The guys left very early in the morning for their fishing trip. The rest of us fell fast asleep for another few hours. I think the guys had more fun - they caught two halibut during their 6 hour trip. Divided four ways, that means that each family has about 12 pounds of halibut fillets in their freezers. We had some last night for dinner - simply pan roasted, with salad on the side. Delicious!
The girls (and Mister F) gathered at our place for a relaxing morning. I set up the little shade tent. The little girls made all kinds of "stew" using leaves and blossoms from the plants Nana allowed them to pillage. Mint, feverfew, lilacs (they are almost done) made up most of the "stew," said to have medicinal properties.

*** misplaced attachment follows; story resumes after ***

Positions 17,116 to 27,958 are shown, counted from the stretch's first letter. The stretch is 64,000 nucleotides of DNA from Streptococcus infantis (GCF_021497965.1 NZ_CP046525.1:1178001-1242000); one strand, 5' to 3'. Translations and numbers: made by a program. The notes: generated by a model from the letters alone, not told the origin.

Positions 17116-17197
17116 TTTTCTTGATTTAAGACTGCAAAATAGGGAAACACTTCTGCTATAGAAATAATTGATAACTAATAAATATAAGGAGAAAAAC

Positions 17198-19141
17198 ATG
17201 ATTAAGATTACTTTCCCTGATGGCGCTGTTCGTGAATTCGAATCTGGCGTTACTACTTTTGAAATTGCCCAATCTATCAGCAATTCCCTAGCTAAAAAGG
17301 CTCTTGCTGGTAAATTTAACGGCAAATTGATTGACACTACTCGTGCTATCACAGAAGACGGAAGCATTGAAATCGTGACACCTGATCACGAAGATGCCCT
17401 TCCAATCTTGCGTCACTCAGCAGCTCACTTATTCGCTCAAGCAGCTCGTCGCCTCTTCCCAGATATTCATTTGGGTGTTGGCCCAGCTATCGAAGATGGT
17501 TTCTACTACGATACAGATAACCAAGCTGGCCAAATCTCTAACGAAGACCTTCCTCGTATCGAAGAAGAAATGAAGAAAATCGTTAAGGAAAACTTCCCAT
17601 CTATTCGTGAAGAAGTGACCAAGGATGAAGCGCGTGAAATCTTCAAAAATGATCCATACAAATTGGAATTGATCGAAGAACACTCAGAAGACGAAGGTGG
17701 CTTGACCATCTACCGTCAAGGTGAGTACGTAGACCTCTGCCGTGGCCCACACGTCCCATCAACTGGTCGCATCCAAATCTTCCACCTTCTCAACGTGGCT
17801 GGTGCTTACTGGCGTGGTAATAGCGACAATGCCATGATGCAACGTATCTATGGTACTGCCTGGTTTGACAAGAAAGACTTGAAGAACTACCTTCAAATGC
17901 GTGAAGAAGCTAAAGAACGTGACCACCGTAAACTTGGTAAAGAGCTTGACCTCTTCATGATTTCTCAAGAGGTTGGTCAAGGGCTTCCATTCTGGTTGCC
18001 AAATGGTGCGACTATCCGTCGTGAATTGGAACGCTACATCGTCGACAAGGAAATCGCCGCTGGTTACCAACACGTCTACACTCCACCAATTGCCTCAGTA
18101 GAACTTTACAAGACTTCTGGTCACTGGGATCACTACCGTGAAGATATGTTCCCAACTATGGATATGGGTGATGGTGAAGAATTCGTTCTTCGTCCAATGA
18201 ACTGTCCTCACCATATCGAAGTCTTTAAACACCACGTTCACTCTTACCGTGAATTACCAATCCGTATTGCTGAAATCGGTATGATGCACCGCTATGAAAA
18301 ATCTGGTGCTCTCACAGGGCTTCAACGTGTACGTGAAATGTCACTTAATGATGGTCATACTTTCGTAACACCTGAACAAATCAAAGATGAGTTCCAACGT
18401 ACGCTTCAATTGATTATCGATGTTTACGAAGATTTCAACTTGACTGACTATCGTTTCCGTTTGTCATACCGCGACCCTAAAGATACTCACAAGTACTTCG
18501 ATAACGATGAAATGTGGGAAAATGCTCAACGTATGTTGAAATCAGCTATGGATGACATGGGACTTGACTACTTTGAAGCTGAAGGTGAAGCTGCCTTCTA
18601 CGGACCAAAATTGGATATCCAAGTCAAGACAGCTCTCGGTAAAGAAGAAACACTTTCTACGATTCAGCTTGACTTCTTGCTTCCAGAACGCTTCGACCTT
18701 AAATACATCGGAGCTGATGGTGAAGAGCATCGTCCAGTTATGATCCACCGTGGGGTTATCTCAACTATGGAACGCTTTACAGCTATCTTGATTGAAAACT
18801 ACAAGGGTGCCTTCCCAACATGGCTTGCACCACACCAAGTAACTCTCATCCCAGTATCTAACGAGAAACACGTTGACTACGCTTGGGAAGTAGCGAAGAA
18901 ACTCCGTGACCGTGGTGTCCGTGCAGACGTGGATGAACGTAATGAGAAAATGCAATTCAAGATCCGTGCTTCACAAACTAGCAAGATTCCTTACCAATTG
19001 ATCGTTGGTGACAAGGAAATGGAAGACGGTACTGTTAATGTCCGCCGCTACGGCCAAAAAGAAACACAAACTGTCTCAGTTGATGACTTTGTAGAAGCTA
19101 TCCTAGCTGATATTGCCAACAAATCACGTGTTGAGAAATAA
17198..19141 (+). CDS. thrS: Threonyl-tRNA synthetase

In the woods and wild meadows, the camas lilies (camassia quamash) are in bloom. Native to North America, the bulbs of these plants were a staple in the First Peoples' diet. They are harvested only when the plant is in bloom, for the leaves and bulbs are very similar to another plant, commonly called the death camas. You can probably figure out the unwelcome result of eating those bulbs. I won't be eating the camas bulbs, but I do enjoy seeing the blue flowers with their long, delicate, gold-tipped stamens.
And so begins May. Roses are blooming, the sun is shining, and it seems as though summer is already here. I know that the west coast is enjoying a second unusually warm spring, and that other parts of the globe are still